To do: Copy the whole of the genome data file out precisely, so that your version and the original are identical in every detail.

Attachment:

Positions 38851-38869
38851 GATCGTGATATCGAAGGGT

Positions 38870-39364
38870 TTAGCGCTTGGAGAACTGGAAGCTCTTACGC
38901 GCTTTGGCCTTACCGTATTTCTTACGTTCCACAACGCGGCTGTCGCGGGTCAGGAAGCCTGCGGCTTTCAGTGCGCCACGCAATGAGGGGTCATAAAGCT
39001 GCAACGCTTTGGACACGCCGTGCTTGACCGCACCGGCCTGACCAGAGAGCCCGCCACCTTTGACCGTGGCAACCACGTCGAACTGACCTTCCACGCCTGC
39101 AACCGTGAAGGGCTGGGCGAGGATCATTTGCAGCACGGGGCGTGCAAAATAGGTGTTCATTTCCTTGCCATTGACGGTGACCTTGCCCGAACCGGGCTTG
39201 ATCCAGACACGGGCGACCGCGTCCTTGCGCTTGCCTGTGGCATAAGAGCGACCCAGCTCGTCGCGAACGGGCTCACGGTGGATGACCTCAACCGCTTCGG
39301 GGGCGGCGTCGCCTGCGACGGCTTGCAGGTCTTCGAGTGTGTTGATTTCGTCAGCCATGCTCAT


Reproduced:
Positions 38851-38869
38851 GATCGTGATATCGAAGGGT

Positions 38870-39364
38870 TTAGCGCTTGGAGAACTGGAAGCTCTTACGC
38901 GCTTTGGCCTTACCGTATTTCTTACGTTCCACAACGCGGCTGTCGCGGGTCAGGAAGCCTGCGGCTTTCAGTGCGCCACGCAATGAGGGGTCATAAAGCT
39001 GCAACGCTTTGGACACGCCGTGCTTGACCGCACCGGCCTGACCAGAGAGCCCGCCACCTTTGACCGTGGCAACCACGTCGAACTGACCTTCCACGCCTGC
39101 AACCGTGAAGGGCTGGGCGAGGATCATTTGCAGCACGGGGCGTGCAAAATAGGTGTTCATTTCCTTGCCATTGACGGTGACCTTGCCCGAACCGGGCTTG
39201 ATCCAGACACGGGCGACCGCGTCCTTGCGCTTGCCTGTGGCATAAGAGCGACCCAGCTCGTCGCGAACGGGCTCACGGTGGATGACCTCAACCGCTTCGG
39301 GGGCGGCGTCGCCTGCGACGGCTTGCAGGTCTTCGAGTGTGTTGATTTCGTCAGCCATGCTCAT